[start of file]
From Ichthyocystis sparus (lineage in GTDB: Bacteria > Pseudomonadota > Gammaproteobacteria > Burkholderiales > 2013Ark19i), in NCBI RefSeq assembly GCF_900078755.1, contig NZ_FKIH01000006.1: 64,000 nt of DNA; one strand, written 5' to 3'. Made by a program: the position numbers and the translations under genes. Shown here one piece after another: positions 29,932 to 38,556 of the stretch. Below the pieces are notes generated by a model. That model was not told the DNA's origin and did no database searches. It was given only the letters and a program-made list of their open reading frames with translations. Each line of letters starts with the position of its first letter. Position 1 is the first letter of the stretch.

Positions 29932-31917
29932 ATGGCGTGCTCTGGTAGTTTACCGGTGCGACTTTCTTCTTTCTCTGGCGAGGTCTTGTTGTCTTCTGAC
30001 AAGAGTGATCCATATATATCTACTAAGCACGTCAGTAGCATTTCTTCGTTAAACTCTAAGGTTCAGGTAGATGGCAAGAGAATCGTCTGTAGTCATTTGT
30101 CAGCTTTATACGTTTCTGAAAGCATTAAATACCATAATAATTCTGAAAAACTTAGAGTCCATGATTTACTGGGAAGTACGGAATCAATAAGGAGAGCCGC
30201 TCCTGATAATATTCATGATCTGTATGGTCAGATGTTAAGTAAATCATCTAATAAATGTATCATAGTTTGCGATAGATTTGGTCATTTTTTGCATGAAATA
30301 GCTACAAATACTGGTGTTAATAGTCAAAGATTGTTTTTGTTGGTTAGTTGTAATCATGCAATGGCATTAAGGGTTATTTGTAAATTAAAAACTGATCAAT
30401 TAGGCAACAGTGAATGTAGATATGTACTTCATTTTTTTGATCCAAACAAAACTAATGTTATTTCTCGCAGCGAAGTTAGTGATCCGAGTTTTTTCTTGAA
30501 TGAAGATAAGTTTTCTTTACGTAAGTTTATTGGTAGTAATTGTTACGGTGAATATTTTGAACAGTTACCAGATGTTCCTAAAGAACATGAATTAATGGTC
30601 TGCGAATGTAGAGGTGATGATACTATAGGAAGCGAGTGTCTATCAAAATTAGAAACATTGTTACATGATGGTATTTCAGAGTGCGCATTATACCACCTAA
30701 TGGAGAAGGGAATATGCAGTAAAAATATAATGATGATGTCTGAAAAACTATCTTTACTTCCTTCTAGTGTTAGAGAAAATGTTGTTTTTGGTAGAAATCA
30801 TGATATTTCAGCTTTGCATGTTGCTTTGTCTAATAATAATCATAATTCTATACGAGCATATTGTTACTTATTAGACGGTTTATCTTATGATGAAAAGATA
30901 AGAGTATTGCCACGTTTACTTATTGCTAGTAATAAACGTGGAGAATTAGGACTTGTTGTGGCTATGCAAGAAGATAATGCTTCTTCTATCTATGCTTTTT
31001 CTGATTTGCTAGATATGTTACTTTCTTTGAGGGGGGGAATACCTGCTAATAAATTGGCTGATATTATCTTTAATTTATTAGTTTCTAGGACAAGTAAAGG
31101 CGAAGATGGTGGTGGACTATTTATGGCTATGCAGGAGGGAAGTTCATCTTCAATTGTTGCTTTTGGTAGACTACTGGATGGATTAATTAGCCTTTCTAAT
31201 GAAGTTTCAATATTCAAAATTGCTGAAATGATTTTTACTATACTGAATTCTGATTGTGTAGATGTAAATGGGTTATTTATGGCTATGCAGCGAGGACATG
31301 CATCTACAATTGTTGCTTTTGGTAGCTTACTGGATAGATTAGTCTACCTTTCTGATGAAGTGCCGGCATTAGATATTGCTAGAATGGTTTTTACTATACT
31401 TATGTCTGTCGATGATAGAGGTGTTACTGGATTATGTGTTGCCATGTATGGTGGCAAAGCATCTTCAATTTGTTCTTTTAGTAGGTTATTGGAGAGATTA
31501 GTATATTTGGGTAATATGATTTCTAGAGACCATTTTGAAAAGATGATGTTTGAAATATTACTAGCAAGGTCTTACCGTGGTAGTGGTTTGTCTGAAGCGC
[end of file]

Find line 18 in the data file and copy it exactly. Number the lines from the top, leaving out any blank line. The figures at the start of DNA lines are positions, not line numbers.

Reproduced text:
31401 TATGTCTGTCGATGATAGAGGTGTTACTGGATTATGTGTTGCCATGTATGGTGGCAAAGCATCTTCAATTTGTTCTTTTAGTAGGTTATTGGAGAGATTA